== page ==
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Steven English

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January 11, 1990 | RICHARD C. PADDOCK, TIMES STAFF WRITER
Sen. Joseph B. Montoya's defense against corruption charges, already stymied on several fronts, suffered another setback Wednesday when a key aide to the Whittier Democrat refused to testify. Steven English, a consultant to the Senate Business and Professions Committee chaired by Montoya, said through his attorney that he would not take the witness stand, claiming his Fifth Amendment right against self-incrimination.
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NEWS
January 11, 1990 | RICHARD C. PADDOCK, TIMES STAFF WRITER
Sen. Joseph B. Montoya's defense against corruption charges, already stymied on several fronts, suffered another setback Wednesday when a key aide to the Whittier Democrat refused to testify. Steven English, a consultant to the Senate Business and Professions Committee chaired by Montoya, said through his attorney that he would not take the witness stand, claiming his Fifth Amendment right against self-incrimination.
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CALIFORNIA | LOCAL
September 22, 1987
The body of a Cal State Fullerton geology student who had been missing since Thursday was found Monday in Riverside County, and the case is being investigated as a homicide, officials said. Steven Bradley English, 27, of Irvine was found about 100 yards east of Temescal Canyon Road, apparently killed by a gunshot, Riverside County Sheriff's Sgt. Greg Corrigan said. English was last seen in Irvine by his girlfriend Thursday, according to his roommate, who did not give his name.
SPORTS
September 22, 1990 | CHRIS BAKER, TIMES STAFF WRITER
The California Athletic Commission voted unanimously Friday to deny former heavyweight contender Jerry Quarry a boxing license. Quarry, 45, must wait a year before reapplying. If Quarry, who has not fought in seven years, had been granted a license, he would have tried to arrange a bout against former heavyweight champion George Foreman, 42. Quarry angrily left the room after the decision was announced. Asked to comment on the decision, he said: "That's typical of the athletic commission.
NEWS
January 23, 1990 | RICHARD C. PADDOCK, TIMES STAFF WRITER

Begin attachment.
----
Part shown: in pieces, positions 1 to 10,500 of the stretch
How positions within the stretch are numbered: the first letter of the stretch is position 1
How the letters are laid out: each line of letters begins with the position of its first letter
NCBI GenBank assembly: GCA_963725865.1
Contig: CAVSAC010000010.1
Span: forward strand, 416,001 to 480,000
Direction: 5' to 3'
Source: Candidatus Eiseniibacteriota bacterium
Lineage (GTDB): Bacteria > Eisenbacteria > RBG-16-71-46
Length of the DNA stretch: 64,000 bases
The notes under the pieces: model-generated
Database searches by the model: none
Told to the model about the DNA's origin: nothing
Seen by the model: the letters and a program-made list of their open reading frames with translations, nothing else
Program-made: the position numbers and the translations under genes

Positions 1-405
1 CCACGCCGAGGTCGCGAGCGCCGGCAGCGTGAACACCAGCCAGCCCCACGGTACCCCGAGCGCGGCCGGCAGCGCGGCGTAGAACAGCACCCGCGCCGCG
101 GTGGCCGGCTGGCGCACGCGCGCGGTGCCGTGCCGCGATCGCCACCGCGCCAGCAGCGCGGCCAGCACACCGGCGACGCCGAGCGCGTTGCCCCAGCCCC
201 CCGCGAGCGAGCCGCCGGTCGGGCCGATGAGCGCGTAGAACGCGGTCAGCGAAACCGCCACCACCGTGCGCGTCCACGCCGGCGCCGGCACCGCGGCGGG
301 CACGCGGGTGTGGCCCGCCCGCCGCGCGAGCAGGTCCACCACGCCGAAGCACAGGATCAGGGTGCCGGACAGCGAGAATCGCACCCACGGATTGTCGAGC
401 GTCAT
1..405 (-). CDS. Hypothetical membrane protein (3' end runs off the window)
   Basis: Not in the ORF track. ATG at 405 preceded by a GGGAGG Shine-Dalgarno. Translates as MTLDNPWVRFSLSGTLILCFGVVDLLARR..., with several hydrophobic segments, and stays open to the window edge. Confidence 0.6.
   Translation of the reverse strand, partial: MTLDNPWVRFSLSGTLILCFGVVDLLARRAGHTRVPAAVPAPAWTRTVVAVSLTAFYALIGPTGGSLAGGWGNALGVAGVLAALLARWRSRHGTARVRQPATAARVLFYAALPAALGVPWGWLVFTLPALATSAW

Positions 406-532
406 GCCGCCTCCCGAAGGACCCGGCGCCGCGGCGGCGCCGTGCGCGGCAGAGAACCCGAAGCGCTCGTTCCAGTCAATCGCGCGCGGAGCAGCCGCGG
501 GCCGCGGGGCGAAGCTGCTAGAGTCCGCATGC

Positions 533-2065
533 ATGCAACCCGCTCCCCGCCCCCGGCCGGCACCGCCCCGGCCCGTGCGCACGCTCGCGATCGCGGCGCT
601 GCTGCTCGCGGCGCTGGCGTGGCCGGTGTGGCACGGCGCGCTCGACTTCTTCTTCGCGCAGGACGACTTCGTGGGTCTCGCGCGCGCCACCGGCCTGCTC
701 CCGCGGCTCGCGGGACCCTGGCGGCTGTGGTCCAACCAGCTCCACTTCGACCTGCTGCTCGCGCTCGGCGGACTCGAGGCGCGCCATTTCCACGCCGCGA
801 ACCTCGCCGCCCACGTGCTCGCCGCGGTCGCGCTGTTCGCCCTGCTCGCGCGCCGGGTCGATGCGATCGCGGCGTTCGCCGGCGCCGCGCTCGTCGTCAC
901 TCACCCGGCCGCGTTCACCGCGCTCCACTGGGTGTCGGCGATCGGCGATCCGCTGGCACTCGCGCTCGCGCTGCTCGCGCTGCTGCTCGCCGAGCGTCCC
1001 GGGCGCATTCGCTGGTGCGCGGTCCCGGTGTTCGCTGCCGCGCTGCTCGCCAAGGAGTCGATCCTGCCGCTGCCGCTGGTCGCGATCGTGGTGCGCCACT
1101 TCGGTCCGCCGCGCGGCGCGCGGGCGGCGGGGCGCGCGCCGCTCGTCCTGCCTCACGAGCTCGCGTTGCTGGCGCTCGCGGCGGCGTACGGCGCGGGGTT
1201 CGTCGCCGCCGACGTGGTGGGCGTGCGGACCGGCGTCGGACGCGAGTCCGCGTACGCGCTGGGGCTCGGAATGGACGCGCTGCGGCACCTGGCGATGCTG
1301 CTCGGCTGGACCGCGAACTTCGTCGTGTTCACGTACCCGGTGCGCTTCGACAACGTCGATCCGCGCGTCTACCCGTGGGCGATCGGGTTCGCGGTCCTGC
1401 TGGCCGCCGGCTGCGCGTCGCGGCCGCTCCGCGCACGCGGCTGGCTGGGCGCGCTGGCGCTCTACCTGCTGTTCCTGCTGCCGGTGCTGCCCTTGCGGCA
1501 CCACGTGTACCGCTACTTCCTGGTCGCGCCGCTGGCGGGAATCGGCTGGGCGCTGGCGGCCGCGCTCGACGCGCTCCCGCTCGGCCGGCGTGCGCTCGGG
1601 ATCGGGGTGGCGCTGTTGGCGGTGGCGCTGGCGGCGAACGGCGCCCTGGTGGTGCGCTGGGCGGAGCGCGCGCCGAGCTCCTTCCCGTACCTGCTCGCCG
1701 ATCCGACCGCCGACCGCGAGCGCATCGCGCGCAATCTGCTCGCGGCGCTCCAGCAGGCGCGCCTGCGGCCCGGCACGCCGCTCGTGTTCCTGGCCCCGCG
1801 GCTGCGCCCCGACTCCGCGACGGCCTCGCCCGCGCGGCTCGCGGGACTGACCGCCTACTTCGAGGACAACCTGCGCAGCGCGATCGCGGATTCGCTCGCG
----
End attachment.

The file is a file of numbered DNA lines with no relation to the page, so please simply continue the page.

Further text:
Sen. Joseph B. Montoya, completing four days of testimony in his own defense, repeatedly denied Monday that he sold his vote to special interest groups seeking action on legislation. On the final day of an exhaustive cross-examination, Montoya testified that he was never influenced by thousands of dollars in campaign contributions, honorariums and gifts he received from such groups as the recording industry, foreign medical schools and the California Optometric Assn.
ENTERTAINMENT
October 3, 1999
MTV has lined up the Goo Goo Dolls, Blink-182, Christina Aguilera and 98 Degrees to perform on a New Year's Eve show it will air live from New York's Times Square. More guests are expected to be added for the telecast, which will compete with, among others, CBS' airing of a White House-sponsored event on the Washington Mall being organized by Quincy Jones and Steven Spielberg. . . .
NEWS
January 4, 1990 | RICHARD C. PADDOCK, TIMES STAFF WRITER
State Sen. Joseph B. Montoya used his campaign funds to buy a variety of personal items and pocketed reimbursements from the state for his airline travel, a longtime secretary to the Whittier Democrat testified Wednesday. Terry Kaut, who has worked for Montoya since 1975, also said she regularly marked Montoya's calendar "code green" on days he was scheduled to collect honorariums or campaign contributions.
NEWS
June 8, 1997 | MARY LOU LOPER, TIMES STAFF WRITER
It's social culture that helps make the Southland unique. For example, it took not one, but two kickoffs for the upcoming opening night gala (June 26) for the 40th anniversary of the Joffrey Ballet of Chicago. Molly Munger and Steven English hosted afternoon tea at their Pasadena Arroyo home, and Jo Ann and Ronald Busuttil entertained at a brunch in Bel-Air. Both honored Joffrey co-founder and artistic director Gerald Arpino and the gala's honoree, Brad Brian.
NEWS
December 25, 1989 | RICHARD C. PADDOCK, TIMES STAFF WRITER
For the last three weeks, witnesses in the corruption trial of Sen. Joseph B. Montoya have consistently portrayed the California Legislature as a place where money talks. Testimony from lobbyists and former Capitol aides--as well as words from the mouths of legislators themselves--have depicted a system where the content of a bill is often less important than the prospect of personal gain for elected officials.
CALIFORNIA | LOCAL
December 6, 1987 | JENIFER WARREN, Times Staff Writer
John Moot was less than thrilled. It was his second year of law school at the University of San Diego, and Moot had been assigned as part of a class project to monitor an obscure regulatory agency--the State Board of Fabric Care. Moot had never heard of the thing. What's more, he hadn't a clue what it did. Nonetheless, the aspiring attorney dutifully began attending the group's meetings, determined to make the most of what seemed a dog of an assignment.
CALIFORNIA | LOCAL
August 10, 1987 | JIM SCHACHTER, Times Staff Writer
Four years ago, the licensing of foreign-educated doctors in California was a school for scandal. Hundreds of would-be physicians were caught cheating on basic qualifying exams by purchasing questions or whole tests in a thriving illegal marketplace. Hundreds more were graduates of for-profit schools--located mostly in the Caribbean--that at best were providing a second-rate medical education, and at worst were little more than diploma mills.
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